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The Edifice of Memory

“When nothing else subsists from the past, after the people are dead, after the things are broken and scattered...the smell and taste of things remain poised a long time, like souls...bearing resiliently, on tiny and almost impalpable drops of their essence, the immense edifice of memory” Marcel Proust

When I was a child, one of my intense culinary delights was a simple dish served up by my mother mostly on days when she was too busy or tired to tackle something more complex. This dish consisted of flat egg noodles, cottage cheese, butter, salt and pepper. Everything was melted and gooey and comforting. Over the years I have attempted to recreate the taste, smell and texture of this basic wonder but, somehow, it just never quite gets there. My mother is no longer with us and can't council me on where I have gone wrong. When she was alive I never would have suggested making it for her since so much of the pleasure it gave came from her hand in the process. I have often wondered whether it was a matter of having the exact brands for the ingredients or whether the proportions in the mix were just a bit off. How hard could it be? Perhaps my memory of the experience has added an ineffable quality to the dish that exists outside of its intrinsic characteristics.

A local tobacconist and good friend is constantly telling me that there just isn't any pipe tobacco out there anymore that can measure up to the great tobaccos of the past. Whether it's Balkan Sobranie, Markovich, Three Nuns or the same number of Noggins (from Perth of course), we are bereft of the glories of these legendary blends unless we are willing to shell out a good deal of money for vintage tins. Of course, a few decades in the tin are going to change the mixture in wonderful and mysterious ways, and hence, I believe we may have something of a Proustian dilemma here.

Russ Oullette has recently re-imagined three of the great old John Cotton blends and he, like other fine and talented blenders, is continually reworking classic mixtures and making new ones that challenge our notions of what is possible when confronting the immense edifice of memory. Nothing he or Greg Pease or the Gawith blenders or Cornell and Diehl or McClelland or Mac Baren or Rattray's will ever make can compete with my memory of puffing on a new basket pipe with my friends at twenty years old while pursuing romance and adventure. It ain't gonna happen. That stuff just tasted better. Dunhill 965 was a different thing altogether back then, right? So were we.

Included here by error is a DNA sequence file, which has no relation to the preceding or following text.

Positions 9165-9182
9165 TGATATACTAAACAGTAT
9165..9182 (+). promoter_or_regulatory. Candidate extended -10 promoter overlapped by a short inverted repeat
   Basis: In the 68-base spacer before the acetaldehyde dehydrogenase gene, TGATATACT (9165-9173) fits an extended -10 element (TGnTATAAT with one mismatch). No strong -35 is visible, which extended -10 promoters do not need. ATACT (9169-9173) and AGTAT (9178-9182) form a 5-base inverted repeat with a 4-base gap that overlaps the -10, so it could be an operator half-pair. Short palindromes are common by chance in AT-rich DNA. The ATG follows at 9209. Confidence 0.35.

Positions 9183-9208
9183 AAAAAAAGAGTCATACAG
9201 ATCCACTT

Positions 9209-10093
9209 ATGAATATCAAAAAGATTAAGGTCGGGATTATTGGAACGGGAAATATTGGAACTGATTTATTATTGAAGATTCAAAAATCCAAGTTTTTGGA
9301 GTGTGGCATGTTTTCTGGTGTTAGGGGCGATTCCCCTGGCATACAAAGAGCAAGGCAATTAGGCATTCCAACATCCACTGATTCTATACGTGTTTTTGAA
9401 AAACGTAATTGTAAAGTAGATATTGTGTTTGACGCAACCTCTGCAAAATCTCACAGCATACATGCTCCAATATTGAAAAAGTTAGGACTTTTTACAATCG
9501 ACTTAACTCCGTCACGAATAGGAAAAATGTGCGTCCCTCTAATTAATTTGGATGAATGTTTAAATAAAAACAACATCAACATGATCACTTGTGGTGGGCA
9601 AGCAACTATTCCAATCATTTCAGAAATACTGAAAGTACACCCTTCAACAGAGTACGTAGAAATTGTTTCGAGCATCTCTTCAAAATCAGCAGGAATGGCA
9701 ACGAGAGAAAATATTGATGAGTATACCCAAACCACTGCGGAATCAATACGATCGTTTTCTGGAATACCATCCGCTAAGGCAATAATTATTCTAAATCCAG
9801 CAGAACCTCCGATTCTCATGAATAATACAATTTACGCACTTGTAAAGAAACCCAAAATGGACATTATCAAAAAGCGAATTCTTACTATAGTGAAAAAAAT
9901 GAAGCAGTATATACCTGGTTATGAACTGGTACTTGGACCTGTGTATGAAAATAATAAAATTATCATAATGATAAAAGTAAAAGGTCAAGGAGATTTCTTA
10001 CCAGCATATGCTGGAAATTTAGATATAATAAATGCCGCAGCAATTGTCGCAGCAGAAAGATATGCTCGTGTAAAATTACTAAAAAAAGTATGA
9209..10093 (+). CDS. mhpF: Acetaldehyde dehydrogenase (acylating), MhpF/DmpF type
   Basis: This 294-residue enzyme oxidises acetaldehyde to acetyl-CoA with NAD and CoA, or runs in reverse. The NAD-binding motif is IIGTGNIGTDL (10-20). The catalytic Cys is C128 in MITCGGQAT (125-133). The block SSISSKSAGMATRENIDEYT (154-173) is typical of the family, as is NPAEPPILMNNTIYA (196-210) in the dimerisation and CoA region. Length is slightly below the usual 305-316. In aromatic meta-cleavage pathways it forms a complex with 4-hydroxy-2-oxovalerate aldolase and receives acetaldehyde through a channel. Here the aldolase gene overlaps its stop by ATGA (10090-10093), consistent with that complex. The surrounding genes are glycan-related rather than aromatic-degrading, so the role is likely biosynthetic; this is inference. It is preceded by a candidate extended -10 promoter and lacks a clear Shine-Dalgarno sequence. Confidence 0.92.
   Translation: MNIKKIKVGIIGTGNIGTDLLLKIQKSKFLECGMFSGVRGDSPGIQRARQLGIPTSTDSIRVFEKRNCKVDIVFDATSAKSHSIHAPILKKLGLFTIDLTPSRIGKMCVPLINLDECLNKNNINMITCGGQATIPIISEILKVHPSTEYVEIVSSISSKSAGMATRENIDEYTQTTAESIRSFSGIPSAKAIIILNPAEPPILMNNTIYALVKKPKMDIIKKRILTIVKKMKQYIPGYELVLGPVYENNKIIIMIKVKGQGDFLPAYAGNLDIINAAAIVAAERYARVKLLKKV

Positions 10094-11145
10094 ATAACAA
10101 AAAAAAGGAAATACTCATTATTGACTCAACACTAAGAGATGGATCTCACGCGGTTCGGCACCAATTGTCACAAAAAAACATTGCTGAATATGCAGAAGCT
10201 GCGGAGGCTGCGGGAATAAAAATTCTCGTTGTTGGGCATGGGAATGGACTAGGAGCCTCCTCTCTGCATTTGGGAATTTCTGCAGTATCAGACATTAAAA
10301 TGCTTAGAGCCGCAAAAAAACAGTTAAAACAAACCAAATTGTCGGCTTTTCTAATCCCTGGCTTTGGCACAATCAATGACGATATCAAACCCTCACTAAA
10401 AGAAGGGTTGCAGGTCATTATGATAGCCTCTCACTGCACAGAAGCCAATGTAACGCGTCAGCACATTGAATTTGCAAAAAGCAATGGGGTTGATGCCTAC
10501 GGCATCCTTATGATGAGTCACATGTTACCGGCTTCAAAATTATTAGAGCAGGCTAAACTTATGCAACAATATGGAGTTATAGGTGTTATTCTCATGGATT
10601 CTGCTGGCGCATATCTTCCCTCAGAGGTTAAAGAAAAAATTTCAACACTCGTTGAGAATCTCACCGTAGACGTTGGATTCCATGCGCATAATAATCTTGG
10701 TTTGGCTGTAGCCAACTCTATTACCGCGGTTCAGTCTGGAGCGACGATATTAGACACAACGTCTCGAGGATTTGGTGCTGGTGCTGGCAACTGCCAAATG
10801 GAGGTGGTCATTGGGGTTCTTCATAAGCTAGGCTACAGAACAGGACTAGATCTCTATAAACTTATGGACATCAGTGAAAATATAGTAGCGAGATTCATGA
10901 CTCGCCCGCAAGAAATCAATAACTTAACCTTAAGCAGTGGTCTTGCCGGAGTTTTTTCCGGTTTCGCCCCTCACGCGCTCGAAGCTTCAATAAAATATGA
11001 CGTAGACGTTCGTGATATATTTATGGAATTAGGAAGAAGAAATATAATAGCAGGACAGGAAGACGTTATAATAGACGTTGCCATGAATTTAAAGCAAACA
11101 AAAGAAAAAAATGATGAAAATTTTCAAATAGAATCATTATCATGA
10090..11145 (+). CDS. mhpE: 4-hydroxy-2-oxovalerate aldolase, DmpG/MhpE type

Ok, we cannot get some of the tobaccos that went into blends from 40 years ago. This would certainly contribute to the difference. For me, though, the remarkable accomplishment inherent in the new Capstan or John Cotton, Bengal Slices or Dunhill's is that in using what is currently available we are now able to enjoy some fine blends that recreate the essence of classic tobaccos minus the powerful coloring of lost youth. I can get tremendous enjoyment out of Old Dog or Frog Morton while substituting joint pain for heartache. I am overwhelmed with great choices and am in awe of these blenders whose palates are so finely tuned that they can make new memories. Sometimes I envy pipe smokers just coming to the hobby who will, no doubt, create legends of their own.

Tracking down vintage tins is a fun and exciting hobby but having this continually expanding feast of smoke laid out before us is a wonder in and of itself. I am going to open a tin of (Russ Oullette's) John Cotton's Smyrna, pour a dram of the new Macallan Edition No. 1 and sing praises to the intrepid master artisans that do so much to enrich our senses. Hell, I may even put a pot of water on the stove and give those noodles another shot.

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